Ph.D. Defense of Dissertation: Zachary Pousman

Event Details
  • Date/Time:
    • Monday April 30, 2012
      5:00 pm - 7:30 pm
  • Location: TSRB 132
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Zachary Pousman

Summaries

Summary Sentence: Casual Infovis: Theory and Practice

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Defense of Dissertation Announcement

Title: Casual Infovis: Theory and Practice

Zachary Pousman (zach@cc.gatech.edu)
Human-Centered Computing
School of Interactive Computing, Georgia Tech

Date: Monday, April 30
Time: 1 - 3:30 PM
Location: TSRB 132

Committee:

  • Dr. John Stasko (Advisor, College of Computing)
  • Dr. Gregory Abowd (College of Computing)
  • Dr. Jim Foley (College of Computing)
  • Dr. Beth Mynatt (College of Computing)
  • Dr. Michael Mateas (Department of Computer Science, University of California Santa Cruz)


ABSTRACT
Information Visualization, the use of computer-supported interactive visual depictions to amplify human cognition, is changing as it moves into wider use as a medium for communication. Casual infovis is a critical lens on which to trace the expansion of infovis into new settings for casual data analysis including journalism, art and design, and personal data tracking. Casual infovis draws attention to the everyday insights that non-professionals in varied settings (and frequently without extrinsic motivations) find in their visual analyses.

The research presented in this dissertation spans historical, theoretical, and design-based investigations. I report on an interview study of designers working with information visualizations as a medium for communication, a series of design probes which prototype elements of casual infovis, and draw theoretical conclusions that serve to move information visualization away from its formalist and positivist beginnings. My research contributes a semiotic framework for understanding reference, and how that framework modifies and enlarges the 'information visualization pipeline', the model by which infovis researchers move from raw data to human insight. My work on systems building and interviews highlight aspects of this critical approach, and I provide conceptual tools for creating more culturally situated information visualizations.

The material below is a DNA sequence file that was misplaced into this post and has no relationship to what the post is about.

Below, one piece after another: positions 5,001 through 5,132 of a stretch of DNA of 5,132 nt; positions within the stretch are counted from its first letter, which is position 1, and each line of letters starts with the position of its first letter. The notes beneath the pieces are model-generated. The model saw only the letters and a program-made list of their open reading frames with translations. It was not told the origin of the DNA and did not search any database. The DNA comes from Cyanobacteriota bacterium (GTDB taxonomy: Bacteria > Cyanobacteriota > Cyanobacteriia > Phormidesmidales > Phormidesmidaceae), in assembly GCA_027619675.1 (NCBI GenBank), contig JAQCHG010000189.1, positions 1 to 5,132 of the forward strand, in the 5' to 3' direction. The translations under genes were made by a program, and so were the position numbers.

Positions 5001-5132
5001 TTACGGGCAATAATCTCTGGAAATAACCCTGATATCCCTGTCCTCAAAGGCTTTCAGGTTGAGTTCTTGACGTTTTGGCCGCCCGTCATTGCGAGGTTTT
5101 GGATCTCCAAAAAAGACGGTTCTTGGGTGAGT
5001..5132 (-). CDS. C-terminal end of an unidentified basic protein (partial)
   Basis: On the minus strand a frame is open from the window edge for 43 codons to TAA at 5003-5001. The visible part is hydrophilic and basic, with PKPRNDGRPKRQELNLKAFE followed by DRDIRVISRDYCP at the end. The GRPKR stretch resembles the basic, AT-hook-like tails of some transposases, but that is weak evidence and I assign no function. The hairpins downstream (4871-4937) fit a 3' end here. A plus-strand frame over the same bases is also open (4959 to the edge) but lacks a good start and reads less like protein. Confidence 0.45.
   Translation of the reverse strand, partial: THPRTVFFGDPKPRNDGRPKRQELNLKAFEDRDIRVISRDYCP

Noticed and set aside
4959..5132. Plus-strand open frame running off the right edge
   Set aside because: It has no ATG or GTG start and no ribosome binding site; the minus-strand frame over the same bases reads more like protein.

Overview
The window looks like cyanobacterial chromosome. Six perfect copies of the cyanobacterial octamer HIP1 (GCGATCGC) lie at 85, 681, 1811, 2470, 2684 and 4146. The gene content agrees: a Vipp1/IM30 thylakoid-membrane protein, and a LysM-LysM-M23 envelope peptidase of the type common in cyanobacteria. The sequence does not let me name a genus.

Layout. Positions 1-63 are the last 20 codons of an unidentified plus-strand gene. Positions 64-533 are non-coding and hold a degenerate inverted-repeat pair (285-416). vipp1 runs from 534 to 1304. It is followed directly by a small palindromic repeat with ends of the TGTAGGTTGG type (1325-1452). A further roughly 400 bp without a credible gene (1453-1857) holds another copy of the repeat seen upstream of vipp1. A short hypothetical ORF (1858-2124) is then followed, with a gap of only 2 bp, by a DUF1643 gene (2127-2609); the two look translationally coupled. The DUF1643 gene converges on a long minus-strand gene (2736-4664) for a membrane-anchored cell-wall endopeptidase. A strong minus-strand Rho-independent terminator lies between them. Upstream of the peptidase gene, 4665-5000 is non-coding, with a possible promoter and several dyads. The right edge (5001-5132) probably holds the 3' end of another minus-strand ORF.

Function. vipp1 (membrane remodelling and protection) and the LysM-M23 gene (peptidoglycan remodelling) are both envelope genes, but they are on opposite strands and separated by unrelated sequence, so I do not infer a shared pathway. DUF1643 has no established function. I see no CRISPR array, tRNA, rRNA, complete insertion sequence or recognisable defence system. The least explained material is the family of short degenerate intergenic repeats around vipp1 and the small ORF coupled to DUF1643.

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College of Computing, School of Interactive Computing

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Status
  • Created By: Jupiter
  • Workflow Status: Published
  • Created On: Apr 23, 2012 - 7:08am
  • Last Updated: Oct 7, 2016 - 9:58pm